All V8 Valiant pursuit vehicles included a wide 70 series police special radial (with two plies of fabric cord and four full-width textile cord belts under the tread). They also came with a special handling package with . A calibrated speedometer ran up to 120 mph (standard cars had 100 mph speedometers), while the power steering had a firm-feel chuck and an oil cooler. The radiator was made larger (22" with slant six, 26" with V8), with a coolant reserve system, and heavy-duty brakes included front power discs with metallic linings and rear 10 x 2.5 inch drums with automatic adjusters. Interior trim was vinyl, in gold, green, or black, with heavy duty front cushion springs and air foam cushioning, and a full foam front seat-back.
Plymouth took their squads seriously in those days. The police models - Valiant, Fury, Gran Fury, and Chrysler - all featured added structural welds, a heavier duty alternator (100 amp in all but Valiant, which had 65 amp), heavy duty brakes, maximum capacity radiator with seven-blade fan and shroud, electronic ignition, grass shield for catalytic converters, dual horns, power steering pump cooler (on V8s), firm-feel police power steering chuck, the aforementioned heavy duty seats, heavy duty stop light switch, transmission oil cooler, and a special handling package with heavier duty sway bars, torsion bars, leaf springs (with lowered front eye attachment), upper control arm pivot reinforcement sleeves, and large 1 3/16" front and 1 3/8" rear shock absorbers. (The big Chrysler was an exception to this handling package).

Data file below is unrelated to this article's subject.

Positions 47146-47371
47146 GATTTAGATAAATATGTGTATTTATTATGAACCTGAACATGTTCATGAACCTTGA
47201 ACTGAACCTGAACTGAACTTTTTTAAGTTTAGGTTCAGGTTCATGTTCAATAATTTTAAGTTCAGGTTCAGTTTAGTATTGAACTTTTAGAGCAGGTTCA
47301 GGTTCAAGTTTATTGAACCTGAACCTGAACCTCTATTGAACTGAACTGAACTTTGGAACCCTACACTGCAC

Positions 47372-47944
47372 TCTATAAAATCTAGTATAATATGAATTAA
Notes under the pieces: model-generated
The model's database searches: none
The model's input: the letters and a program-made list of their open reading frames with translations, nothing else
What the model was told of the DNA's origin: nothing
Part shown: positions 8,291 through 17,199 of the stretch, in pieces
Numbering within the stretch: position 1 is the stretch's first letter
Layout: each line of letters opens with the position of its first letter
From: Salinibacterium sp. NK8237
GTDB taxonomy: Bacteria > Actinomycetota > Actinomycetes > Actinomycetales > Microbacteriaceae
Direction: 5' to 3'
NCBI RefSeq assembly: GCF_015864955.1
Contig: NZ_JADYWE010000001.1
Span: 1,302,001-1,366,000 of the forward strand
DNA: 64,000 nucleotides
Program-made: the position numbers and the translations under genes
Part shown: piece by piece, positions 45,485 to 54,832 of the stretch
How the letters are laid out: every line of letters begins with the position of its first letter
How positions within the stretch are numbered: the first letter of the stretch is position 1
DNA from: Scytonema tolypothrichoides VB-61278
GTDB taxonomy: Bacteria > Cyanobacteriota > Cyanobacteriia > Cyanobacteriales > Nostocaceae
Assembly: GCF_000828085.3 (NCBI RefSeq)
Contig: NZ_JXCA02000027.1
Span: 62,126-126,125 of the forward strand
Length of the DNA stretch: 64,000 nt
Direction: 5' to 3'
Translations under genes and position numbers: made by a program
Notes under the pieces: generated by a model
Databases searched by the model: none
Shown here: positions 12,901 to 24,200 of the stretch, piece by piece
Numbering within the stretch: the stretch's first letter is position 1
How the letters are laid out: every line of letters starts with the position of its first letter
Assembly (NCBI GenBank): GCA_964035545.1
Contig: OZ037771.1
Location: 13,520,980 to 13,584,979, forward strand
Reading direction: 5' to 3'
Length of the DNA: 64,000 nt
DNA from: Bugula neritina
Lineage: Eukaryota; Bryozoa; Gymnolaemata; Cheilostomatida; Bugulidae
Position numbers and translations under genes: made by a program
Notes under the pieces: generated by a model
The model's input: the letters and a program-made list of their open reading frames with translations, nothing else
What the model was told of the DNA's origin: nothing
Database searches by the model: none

The Valiant did lose out on some features. The 500 amp battery with long-life heat shield was reserved to the B and C cars; the auxiliary oil cooler was kept for 400 and 440 dual-exhaust engines; rear crossmember reinforcement (or extra welds) was likewise reserved for the bigger cars, along with a special heat reflective rubber splash shield and thermostatic ignition control valve.